More aimed at practitioners, still an interesting read for someone with attachment disorders. There so little good literature out there on things like AvPD. And it is ignored by mental health services much of the time.
This is a much needed resource that details the reasons for avoidance in the client relating to their past trauma's andtachment history. It gives usefuls strategies on supporting clients with this and an insight for therapist into their own avoidance too. This book is equally useful for therapists and their clients.
I'm not a professional, but have an interest in this field. The book offers an excellent guide to negotiating the avoidant attached individual, and is all the more valuable given the limited material available.
Trauma and the Avoidant Client came to my hands in a timely manner as i grappled with an extremely difficult client. The book tidies up previous knowledge and opens a window or mind state that allowed me and consequently mi clients to get closer to their pain. It explores the client's avoidant tendencies and strategies, and with equal importance questioned my own avoidant elements and how these might manifest in the therapist's seat. Brilliant piece of work that sipped in into all my other client work, as the topic became ever present the more i infused myself in reading this book. An important part of my development as a therapist highly recommended both for trainees and experienced therapists.
When I received this book I found the font was large and the writing well spaced out, which made me think 'Oh dear, he's had to stretch this one out to make a book!'. However, I've actually found it easy to read such large, well-spaced text and it's no reflection on the content. I liked how he drew together various strands of research on trauma and attachment and used these to make clear links to the practical implications of these findings. He has also illustrated his ideas well with plenty of clinical examples. The clarity of this book will make it particularly useful for therapists in training or those who are newly qualified, but as someone with more experience I also found it helpful. Some of his suggestions for clinical approaches would be applicable for clients who are generally avoidant and need not be restricted to just 'trauma' clients (perhaps we can assume there are elements of interpersonal trauma in the backgrounds of all people with avoidant attachments). He also has a really good chapter on countertransference reactions that is more broadly applicable than to just avoidant clients and really applies to any clients you might find challenging to work with. As with any challenging clients, people with avoidant attachments can often leave therapists feeling you don't know what you're doing; at the very least, this book will leave you feeling clear about the nature of the challenges, how to approach dealing with them and accepting of the limitations.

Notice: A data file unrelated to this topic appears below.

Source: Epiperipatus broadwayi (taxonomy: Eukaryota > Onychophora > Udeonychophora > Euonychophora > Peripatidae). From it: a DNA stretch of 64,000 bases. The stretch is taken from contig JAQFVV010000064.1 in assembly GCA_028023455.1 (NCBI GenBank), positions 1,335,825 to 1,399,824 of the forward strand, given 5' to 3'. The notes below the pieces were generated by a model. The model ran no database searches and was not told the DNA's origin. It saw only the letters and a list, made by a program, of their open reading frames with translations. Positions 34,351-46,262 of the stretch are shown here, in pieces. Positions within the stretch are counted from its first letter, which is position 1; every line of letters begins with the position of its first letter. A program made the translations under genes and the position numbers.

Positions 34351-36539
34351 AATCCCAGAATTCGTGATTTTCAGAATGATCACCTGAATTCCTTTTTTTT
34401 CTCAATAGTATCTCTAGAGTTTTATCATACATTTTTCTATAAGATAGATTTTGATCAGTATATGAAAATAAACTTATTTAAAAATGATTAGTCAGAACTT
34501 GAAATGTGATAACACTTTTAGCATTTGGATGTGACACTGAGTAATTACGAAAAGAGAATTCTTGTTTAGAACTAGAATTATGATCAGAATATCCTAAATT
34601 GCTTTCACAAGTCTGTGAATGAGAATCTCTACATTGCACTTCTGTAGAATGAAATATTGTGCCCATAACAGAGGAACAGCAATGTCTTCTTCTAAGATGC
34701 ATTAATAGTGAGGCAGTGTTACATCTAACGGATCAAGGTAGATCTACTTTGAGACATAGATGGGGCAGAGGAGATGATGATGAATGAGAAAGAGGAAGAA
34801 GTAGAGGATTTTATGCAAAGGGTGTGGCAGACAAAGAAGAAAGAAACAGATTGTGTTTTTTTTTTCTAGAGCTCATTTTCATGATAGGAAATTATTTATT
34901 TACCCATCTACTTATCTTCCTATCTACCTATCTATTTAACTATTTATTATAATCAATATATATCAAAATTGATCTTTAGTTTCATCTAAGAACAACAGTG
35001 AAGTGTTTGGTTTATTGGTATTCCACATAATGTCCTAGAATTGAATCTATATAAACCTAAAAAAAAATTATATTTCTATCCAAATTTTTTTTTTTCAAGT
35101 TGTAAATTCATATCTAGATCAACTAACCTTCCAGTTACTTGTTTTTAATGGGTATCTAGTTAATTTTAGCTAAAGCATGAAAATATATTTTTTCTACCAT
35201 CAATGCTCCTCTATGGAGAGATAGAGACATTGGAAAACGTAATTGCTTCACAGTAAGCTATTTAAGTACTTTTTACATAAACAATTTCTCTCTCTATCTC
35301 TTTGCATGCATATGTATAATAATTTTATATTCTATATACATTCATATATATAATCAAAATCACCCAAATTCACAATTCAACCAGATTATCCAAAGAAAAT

Although I am not a therapist, I found this book very useful in giving me an understanding of my own attachment based problems. However, this book is geared towards the practitioner and I would imagine that it would be a very useful tool to have. Obviously written by someone with in-depth knowledge of attachment disorders this is a must have book for any therapist to have on their book shelf.